Sargon II and an attendant. Displayed in Louvre. Photo by Ferrell Jenkins.

Sargon II and an official. Displayed in Louvre. Photo by Ferrell Jenkins.

Jack Finegan says of the reference to Sargon II in Isaiah 20:1,

… for a long time this was the only place in extant literature where his name was known.

The palace of Sargon II was discovered by Paul Emile Botta at Khorsabad in 1843. This relief comes from that palace, and is displayed in the Louvre. Other reliefs and artifacts from the palace are exhibited in the British Museum and the Oriental Institute of the University of Chicago.

Written copies of Isaiah existed in what we know as the Dead Sea Scrolls nearly 2000 years before the discovery of Sargon’s palace and archive. Perhaps we should be slow to think of Isaiah and other biblical writers as being unhistorical. To say this in a positive way, this illustrates the historical trustworthiness of the Bible. That the only reference to Sargon is specifically linked to Ashdod is even more impressive.

A synagogue on the island of Delos

In the previous post we mentioned that there were numerous synagogues used by Jews of the Diaspora. Paul visited synagogues in many of the cities where he preached.

During his Spring travels, Dr. Carl Rasmussen visited the Greek island of Delos. Delos is one of those places that can only be reached with much effort. Carl has graciously granted permission for me to use a couple of his photos here. The first one shows a view to the west, southwest, showing various rooms of the synagogue. Note the “Moses Seat” in the upper right of the photo. The entrance is visible in the lower left.

Delos synagogue. Photo by HolyLandPhotos.

Delos synagogue. Photo by Carl Rasmussen, HolyLandPhotos.

The second photo shows a close up of the “Moses Seat” and the marble seats on each side. You may click on the photos for larger images provided by Dr. Rasmussen at the HolyLandPhotos’ Blog.

Delos synagogue. Photo by Carl Rasmussen, HolyLandPhotos.

Delos synagogue. Photo by Carl Rasmussen, HolyLandPhotos.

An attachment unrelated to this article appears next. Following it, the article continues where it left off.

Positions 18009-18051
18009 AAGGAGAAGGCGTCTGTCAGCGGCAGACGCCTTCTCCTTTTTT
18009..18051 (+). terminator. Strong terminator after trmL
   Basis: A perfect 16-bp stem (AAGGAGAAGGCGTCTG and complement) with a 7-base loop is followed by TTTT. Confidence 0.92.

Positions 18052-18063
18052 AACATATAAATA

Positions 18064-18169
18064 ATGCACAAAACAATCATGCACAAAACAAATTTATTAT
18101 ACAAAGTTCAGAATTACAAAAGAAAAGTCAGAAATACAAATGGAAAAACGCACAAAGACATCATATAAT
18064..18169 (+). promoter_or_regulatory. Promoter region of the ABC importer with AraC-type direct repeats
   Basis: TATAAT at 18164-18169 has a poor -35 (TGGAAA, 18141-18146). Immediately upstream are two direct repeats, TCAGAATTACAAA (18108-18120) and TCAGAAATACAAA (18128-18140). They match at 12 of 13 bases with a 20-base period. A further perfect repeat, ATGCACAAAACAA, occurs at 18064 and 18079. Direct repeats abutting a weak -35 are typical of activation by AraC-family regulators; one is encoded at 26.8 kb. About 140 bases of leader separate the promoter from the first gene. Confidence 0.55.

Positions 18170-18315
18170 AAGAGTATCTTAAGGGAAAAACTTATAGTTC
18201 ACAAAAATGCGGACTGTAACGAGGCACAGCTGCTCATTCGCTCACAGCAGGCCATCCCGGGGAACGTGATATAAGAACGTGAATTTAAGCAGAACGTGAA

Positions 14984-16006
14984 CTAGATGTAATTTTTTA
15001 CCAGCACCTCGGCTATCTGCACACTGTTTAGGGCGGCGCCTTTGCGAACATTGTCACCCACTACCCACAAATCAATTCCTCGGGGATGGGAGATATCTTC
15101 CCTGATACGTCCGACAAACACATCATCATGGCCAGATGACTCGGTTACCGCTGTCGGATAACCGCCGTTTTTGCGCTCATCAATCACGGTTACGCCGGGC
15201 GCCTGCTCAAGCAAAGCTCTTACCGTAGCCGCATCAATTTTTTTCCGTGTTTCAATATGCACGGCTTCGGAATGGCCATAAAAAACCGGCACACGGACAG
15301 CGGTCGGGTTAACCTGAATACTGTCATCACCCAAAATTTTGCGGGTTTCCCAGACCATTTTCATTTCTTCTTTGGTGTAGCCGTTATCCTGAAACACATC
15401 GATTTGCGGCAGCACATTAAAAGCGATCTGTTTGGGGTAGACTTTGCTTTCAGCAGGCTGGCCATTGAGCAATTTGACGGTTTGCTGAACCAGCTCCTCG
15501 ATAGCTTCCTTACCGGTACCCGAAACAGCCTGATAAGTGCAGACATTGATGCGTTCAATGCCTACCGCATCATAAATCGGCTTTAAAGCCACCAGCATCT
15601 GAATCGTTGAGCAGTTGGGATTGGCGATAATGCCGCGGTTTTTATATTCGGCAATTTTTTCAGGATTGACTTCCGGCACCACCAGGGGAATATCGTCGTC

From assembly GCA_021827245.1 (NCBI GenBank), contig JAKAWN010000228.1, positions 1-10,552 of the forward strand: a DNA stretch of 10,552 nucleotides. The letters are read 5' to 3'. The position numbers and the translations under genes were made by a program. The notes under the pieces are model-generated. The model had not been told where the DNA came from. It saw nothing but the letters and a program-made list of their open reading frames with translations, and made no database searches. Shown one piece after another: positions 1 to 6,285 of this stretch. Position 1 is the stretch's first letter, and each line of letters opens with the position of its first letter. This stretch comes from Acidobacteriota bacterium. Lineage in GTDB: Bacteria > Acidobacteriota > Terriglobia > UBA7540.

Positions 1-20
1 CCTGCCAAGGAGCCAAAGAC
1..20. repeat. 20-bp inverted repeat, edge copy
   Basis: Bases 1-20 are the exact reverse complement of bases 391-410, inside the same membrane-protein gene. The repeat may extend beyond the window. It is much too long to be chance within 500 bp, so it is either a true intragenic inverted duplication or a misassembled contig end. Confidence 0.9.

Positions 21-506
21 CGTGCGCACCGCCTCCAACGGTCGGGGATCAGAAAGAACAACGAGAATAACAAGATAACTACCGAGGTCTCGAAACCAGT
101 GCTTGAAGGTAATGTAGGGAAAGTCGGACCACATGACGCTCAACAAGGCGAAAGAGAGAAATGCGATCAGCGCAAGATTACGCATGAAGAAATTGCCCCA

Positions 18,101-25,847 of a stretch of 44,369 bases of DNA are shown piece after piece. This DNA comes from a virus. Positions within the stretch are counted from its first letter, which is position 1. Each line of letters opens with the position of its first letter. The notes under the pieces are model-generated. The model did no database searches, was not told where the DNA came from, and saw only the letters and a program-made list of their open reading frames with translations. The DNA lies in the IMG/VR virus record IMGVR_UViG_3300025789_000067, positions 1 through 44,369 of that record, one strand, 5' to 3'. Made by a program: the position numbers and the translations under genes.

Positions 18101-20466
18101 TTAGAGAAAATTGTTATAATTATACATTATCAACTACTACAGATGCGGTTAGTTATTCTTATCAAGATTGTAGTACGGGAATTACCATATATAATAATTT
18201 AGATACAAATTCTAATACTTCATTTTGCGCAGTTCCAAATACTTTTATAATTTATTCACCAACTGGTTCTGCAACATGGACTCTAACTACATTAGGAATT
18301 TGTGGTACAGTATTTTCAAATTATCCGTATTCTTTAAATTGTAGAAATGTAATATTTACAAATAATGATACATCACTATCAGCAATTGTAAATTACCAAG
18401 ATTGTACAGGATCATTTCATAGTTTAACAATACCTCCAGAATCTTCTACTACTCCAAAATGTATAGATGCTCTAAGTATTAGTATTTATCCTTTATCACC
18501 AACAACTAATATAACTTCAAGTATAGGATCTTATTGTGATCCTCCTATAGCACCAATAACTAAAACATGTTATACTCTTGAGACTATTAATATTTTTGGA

This large synagogue dates to the mid-second century B.C. Two inscriptions found in 1979-80 indicate that the worshipers here (Israelites) were likely Samaritans who revered Argarizein (Mount Gerizim). (See Kraabel, “New Evidence of the Samaritan Diaspora has been Found on Delos.” BA 47:1; 1984).

The Moses Seat. We commonly identify a special seat like the one in this synagogue as the Seat of Moses. Jesus may have made reference to such a seat (Matthew 23:2-3). For more information about the “Moses Seat” see here. Michael White suggests at least the possibility that this seat may be a “Proedrion, either for the major donor (or patron) or for the leader of the group” (HTR 80:2 (1987). I don’t see that this changes the fact that a reader and teacher of the Law might sit here.

If you have any interest in the synagogues scattered over the Mediterranean world, you will want to visit the HolyLandPhotos’ Blog here.

Tradition has it that Delos is the birthplace of Apollo, the son of Zeus, and his twin sister Artemis.

Marble head of Apolls from Perga. Second century A.D. Photo by Ferrell Jenkins.

Marble head of Apolls from Perga. Second century A.D. Photo by Ferrell Jenkins in the Antalya Archaeological Museum.

An article by Gordon Franz a few years ago piqued my interest in Delos. He wrote on “The Synagogue On The Island Of Delos And The Epistle Of James” in Bible and Spade (18:3; 2005). Franz provides the history and geography of the island. He includes a photo of the “Samaritan inscription,” and then proceeds to use the synagogue of Delos to illustrate two passages from the Epistle of James. He discusses James 2:2-4 and selected verses from James 3.

For those who have an interest in visiting Delos, Prof. Rasmussen explains exactly how to reach the synagogue from the Delos Museum. Rasmussen is author of the Zondervan Atlas of the Bible, and provides nearly 4000 thousand photos at the Holy Land Photos archive.

Free Ebook for Kindle

How the Bible Came to Be is an Ebook short (about 60 pages) from The Baker Illustrated Bible Handbook. It is available free today only (May 25). The link I am including is only good for the United States.

Here is a list of the subjects covered.

  • Inspiration
  • Production and Shaping of the Old Testament Canon
  • Writing, Copying, and Transmitting the New Testament Text
  • The Canon of the New Testament
  • The Dead Sea Scrolls
  • The Septuagint
  • Bible Translation and the English Bible
  • Translations for the World

Use this link.

HT: Brooks Cochran